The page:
But someone had started the unpacking. Outsized glass jars were already lined up at the other end of the counter to the cash register, their polished chrome lids glinting in the late afternoon sun that filtered through the plate glass windows that faced the view of the harbour.
She could envisage the jars already filled with her secret recipe cookies. Nearby was the old-fashioned glass-fronted rotating cabinet for cakes and pies she’d asked Sandy to order. The equipment in the kitchen was brand new. It was perfect. She would make this work.
Lizzie ran her hand along the wooden countertop, marvelling at the intricacy of the carved dolphins, breathing in the smell of fresh varnish and new beginnings.
‘Those dolphins are kinda cool, aren’t they?’ The deep masculine voice from behind her made her spin around. She recognised it immediately.
But the shock of seeing Jesse Morgan stride through the connecting doorway from Bay Books next door expelled all the breath from her lungs. Her heart started to hammer so hard she had to clutch her hands to her chest to still it.
Jesse Morgan. All six foot three of him: black-haired, blue-eyed, movie-star handsome. Jesse Morgan of the broad shoulders and lean hips; of honed muscles accentuated by white T-shirt and denim jeans. Jesse Morgan, who was meant to be somewhere far, far away from Dolphin Bay.
Why hadn’t someone warned her he was in town?
Lizzie’s sister was married to Jesse’s brother Ben. Six months ago, Jesse had been the best man and she the chief bridesmaid at Ben and Sandy’s wedding. Lizzie hoped against hope Jesse might have forgotten what had happened between them at the wedding reception.
One look at the expression in his deep blue eyes told her he had not.
She cringed all the way down to her sneaker-clad feet.
‘What are you doing here?’ she managed to choke out once she had regained use of her voice. She was aiming for nonchalance but it came out as a wobbly attempt at bravado.
‘Hello to you, too, Lizzie,’ he said with a Jesse-brand charming smile, standing there in her café as confident and sure of himself as ever. A confidence surely bred from an awareness that since he’d been a teenager he would always be the best-looking man in the room. But she noticed the smile didn’t quite warm his eyes.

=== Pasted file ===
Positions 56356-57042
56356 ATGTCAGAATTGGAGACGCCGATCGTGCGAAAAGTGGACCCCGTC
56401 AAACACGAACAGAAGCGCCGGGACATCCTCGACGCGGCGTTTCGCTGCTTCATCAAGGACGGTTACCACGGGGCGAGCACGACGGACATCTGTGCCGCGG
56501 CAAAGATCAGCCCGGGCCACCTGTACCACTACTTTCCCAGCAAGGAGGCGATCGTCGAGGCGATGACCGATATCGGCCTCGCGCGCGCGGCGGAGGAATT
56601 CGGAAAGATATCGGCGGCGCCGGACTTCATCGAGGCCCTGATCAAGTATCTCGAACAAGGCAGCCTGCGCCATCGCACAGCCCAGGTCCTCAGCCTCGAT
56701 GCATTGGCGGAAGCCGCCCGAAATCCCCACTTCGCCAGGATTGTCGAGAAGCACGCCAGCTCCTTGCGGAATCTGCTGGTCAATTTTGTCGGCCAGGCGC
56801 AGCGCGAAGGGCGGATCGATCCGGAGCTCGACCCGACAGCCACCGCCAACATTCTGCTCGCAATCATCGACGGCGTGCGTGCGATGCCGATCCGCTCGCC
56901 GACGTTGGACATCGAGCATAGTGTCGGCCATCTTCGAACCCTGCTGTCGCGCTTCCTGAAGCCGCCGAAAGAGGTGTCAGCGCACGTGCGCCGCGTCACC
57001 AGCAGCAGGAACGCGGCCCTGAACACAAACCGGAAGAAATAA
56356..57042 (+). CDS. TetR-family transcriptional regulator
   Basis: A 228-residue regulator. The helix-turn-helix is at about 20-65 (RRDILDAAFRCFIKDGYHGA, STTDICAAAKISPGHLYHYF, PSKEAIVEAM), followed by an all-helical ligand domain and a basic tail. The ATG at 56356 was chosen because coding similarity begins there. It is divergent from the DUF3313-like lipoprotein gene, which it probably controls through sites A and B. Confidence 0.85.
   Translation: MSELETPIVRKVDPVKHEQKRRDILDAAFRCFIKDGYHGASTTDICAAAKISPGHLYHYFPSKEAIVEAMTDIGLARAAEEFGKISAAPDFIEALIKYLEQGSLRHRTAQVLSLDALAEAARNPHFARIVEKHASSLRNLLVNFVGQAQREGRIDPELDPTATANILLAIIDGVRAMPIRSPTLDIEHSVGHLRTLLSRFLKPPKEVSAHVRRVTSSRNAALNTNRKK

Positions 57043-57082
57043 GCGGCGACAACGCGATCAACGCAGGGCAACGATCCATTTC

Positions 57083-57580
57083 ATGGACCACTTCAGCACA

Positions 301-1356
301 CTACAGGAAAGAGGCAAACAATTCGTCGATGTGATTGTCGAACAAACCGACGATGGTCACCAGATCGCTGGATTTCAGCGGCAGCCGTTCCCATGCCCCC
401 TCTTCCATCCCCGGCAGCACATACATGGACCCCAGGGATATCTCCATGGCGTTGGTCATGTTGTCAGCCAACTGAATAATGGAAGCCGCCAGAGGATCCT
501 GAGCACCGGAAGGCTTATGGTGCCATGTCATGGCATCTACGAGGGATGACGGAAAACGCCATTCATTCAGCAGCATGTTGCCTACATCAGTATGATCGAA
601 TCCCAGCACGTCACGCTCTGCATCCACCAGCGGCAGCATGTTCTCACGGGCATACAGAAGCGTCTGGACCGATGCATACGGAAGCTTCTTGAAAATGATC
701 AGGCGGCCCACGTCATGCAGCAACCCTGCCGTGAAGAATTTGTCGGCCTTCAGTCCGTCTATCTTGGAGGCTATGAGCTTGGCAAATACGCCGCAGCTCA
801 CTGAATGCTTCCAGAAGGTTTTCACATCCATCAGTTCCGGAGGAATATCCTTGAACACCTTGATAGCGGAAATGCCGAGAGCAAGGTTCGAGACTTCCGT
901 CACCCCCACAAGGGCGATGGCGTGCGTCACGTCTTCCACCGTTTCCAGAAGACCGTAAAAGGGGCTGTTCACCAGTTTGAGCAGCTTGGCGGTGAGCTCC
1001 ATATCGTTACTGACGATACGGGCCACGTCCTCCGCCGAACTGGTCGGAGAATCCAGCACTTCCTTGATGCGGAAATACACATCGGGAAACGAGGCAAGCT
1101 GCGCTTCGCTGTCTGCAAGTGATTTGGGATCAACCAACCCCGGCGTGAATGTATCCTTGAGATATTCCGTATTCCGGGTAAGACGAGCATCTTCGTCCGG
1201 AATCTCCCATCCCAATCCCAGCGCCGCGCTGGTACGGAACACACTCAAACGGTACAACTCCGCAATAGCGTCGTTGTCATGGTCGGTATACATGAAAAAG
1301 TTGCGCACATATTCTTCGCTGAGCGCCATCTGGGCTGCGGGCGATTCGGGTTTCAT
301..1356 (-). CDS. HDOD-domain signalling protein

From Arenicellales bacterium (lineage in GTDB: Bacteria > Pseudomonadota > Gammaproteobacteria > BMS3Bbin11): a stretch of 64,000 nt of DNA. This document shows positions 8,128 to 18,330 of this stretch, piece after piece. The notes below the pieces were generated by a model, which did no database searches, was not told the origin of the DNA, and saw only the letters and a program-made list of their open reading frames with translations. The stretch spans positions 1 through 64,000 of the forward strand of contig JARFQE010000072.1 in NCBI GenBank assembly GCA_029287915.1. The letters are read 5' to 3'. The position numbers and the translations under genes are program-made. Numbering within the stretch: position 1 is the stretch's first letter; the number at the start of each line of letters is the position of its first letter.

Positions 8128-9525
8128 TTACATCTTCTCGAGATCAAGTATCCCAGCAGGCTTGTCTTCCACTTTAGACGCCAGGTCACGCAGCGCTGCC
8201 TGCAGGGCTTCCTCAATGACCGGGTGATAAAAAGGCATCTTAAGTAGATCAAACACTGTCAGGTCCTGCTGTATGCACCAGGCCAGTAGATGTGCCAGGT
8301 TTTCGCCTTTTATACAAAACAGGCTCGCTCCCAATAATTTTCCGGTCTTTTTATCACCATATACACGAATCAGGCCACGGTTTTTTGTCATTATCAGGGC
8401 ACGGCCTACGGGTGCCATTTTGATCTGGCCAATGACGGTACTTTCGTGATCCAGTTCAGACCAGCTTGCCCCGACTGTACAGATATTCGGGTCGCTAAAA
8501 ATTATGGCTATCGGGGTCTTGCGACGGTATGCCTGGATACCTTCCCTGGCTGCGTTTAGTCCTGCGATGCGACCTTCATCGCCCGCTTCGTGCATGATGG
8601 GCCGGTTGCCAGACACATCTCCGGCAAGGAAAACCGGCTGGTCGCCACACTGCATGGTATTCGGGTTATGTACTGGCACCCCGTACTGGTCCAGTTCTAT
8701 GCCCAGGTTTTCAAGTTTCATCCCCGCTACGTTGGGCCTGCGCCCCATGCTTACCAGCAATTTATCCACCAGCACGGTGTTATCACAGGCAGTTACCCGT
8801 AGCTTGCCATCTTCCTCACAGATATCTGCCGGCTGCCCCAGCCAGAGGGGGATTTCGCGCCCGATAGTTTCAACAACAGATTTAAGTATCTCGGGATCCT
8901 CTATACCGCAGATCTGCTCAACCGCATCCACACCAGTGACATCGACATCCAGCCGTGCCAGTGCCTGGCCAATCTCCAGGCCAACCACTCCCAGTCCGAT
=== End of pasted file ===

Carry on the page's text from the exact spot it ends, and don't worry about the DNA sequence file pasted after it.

She tried to backtrack to a more polite greeting. But she didn’t know what to say. Not when the last time they’d met she’d been passionately kissing him, wanting him so badly she’d been tempted to throw away all caution and common sense and go much further than kissing.
‘You gave me a fright coming in behind me like that,’ she said with a rising note of defensiveness to her voice. Darn it. That was a dumb thing to say. She didn’t want him to think he had any effect on her at all.
Which, in spite of everything, would be a total lie. Jesse Morgan exuded raw masculine appeal. It triggered a sudden rush of awareness that tingled right through her. Any red-blooded woman would feel it. Lots of red-blooded women had felt it, by all accounts, she thought, her lips thinning.
‘I didn’t mean to scare you,’ he said. ‘But Sandy told me you were in here. She sent me to give you a hand with the unpacking. I’ve made a start, as you can see.’
He took a step towards her. She scuttled backwards, right up against the countertop, cursing herself for her total lack of cool. She was so anxious to keep a distance between them she didn’t register the discomfort of the dorsal fin of the wooden dolphin pressing into her back.
It wasn’t fair a man could be so outrageously handsome. The Black Irish looks he’d inherited from his mother’s side gave him the currency he could have chosen to trade for a career as an actor or model. But he’d laughed that off in a self-deprecating way when she’d teased him with it.
Which had only made him seem even more appealing.
How very wrong could she have been about a man?